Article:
By the time you finish reading this article, countless fake emails (also known as phishing emails) will have landed in hundreds of thousands of inboxes all over the world.
While many of these malicious messages are so poorly crafted that it’s immediately clear they’re frauds, a considerable number of them can be convincing enough to fool even the most savvy readers.
With aggregate losses estimated to be in the billions of dollars, phishing remains a lucrative scam for cybercriminals. So how do you protect yourself from these thieves? The key is in knowing how to spot the difference between a phishing message and a legitimate email.
Here are 5 red flags you should look out for when you receive a suspicious message.
The sender is not using a company address, or uses a free email service
Most banks and businesses have their own private email system and use their company names as their email addresses. This means that official communications should only come from addresses that contain the company’s name like firstname.lastname@example.org, email@example.com or something similar. Notice how the brand or company name is located to the right of the @ sign, not on the left.
If you receive a supposed email from your bank using an email address from free email services like Hotmail, Yahoo Mail, Gmail or other similar services, call your bank immediately and report the phishing attempt.
The message contains spelling or grammatical mistakes
Correspondence from financial institutions and businesses are usually reviewed for spelling, grammar, regulatory compliance, and a number of other things by a team of copy editors before being sent out. If a message is filled with spelling mistakes or poorly constructed sentences, there’s a good chance that it’s not legitimate.
Also, pay extra attention to the spelling of the sender’s email address. Cybercriminals intentionally use misspelled email addresses like firstname.lastname@example.org for phishing purposes.
A government office or agency sends a threatening message
A new scheme used by cybercriminals is to send fake messages purportedly coming from a government agency like the FBI claiming to have detected illegal activity on the recipient’s computer. They then demand that the victim pay a “fine” to avoid legal action.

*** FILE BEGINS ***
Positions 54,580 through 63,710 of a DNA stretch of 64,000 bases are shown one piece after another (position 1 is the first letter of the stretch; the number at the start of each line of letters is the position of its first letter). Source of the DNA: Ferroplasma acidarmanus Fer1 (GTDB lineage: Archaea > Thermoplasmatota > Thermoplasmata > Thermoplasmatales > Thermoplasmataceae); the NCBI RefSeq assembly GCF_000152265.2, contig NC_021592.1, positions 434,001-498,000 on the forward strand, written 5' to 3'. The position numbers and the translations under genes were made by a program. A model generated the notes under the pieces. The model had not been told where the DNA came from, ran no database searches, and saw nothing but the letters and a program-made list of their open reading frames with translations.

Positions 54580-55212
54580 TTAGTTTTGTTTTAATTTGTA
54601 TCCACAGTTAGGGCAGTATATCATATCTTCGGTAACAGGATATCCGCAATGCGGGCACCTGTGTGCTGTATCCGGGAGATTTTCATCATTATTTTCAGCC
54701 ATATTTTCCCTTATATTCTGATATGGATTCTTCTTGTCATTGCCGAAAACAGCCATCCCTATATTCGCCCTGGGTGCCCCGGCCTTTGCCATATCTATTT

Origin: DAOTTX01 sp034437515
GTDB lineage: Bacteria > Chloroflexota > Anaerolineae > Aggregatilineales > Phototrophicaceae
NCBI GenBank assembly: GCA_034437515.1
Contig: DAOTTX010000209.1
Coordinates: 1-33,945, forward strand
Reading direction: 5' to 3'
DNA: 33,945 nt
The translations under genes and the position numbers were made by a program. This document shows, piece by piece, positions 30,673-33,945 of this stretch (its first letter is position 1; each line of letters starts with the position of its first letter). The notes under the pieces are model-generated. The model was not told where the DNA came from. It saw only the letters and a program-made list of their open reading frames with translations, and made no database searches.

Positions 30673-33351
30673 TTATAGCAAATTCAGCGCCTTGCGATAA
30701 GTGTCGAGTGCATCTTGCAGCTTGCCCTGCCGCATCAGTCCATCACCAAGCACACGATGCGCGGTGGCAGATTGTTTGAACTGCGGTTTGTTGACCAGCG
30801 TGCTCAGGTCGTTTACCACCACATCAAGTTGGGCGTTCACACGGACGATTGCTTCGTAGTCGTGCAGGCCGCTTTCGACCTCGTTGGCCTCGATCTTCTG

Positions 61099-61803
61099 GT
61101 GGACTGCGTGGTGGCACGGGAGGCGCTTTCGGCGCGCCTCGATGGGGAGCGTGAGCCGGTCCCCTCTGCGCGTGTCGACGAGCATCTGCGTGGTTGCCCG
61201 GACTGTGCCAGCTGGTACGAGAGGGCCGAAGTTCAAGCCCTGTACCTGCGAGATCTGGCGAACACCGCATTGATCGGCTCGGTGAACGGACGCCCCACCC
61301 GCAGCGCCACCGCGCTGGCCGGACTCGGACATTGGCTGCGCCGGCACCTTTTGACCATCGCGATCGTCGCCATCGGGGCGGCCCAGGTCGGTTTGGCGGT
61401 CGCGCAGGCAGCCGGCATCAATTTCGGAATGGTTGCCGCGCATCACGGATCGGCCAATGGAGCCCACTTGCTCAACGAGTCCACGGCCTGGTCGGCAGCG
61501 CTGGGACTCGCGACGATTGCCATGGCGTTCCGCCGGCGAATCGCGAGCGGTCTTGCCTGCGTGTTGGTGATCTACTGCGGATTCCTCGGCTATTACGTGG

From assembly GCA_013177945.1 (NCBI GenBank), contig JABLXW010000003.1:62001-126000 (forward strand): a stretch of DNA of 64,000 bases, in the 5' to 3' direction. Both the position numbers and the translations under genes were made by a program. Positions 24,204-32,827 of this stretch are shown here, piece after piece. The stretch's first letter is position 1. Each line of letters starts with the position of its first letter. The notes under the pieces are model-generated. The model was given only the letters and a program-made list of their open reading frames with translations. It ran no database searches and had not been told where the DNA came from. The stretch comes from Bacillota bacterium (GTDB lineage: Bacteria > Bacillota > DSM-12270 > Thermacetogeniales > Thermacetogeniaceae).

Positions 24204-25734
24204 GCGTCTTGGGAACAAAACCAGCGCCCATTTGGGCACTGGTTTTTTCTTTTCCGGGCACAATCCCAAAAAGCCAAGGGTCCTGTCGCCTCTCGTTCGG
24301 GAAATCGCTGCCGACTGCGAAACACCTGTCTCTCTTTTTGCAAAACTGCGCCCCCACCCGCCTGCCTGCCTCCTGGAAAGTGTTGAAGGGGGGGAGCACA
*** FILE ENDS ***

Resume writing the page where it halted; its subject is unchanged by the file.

Unless you have previously contacted a government office through email, government agencies don’t generally use email as the first point of contact and especially for important legal notices.
The email contains misleading or misspelled links
Most phishing emails rely on the recipient’s lack of understanding about how the Internet, generally speaking, works. Links are very easy to fake, so whenever you receive an email that instructs you to click on a link, always double check the link before clicking on it. You can do this by hovering your mouse pointer over the link. You can see the actual link address it directs to on the lower left side of your screen or in a yellow popup near the actual link.
Remember to check the spelling of the link address as well. It’s easy to mistake www.bankofamerca.com for www.bankofamerica.com.
As a general rule, it’s always safer to just open a separate browser tab and type the link address yourself.
The sender is requesting your personal information
Any time you receive an email message asking for your personal information like your password, credit card number, or account number, you can be sure that it’s a fake. Regardless of how “official” the message looks, it’s never a good idea to share personal information via email. Besides, your bank does not need to ask you your account number; they already have that information in their system.
It’s important to note that these 5 warning signs do not exclusively apply to unknown or suspicious email senders. Sophisticated hackers are now using compromised email addresses to send fake distress emails to the victim’s contact list to fool family and colleagues into sending money. So the next time you receive a “distress” email message from your pretty co-worker asking for money after having lost all her cash and belongings while supposedly vacationing in Maui, don’t be too quick to don your knight in a shining armor costume. It’s always better to err on the side of caution.
For assistance in strengthening your company’s data and physical security protocols, speak with our ID security experts at 1-800-667-1772. Calls are toll-free. You can also reach us via email.
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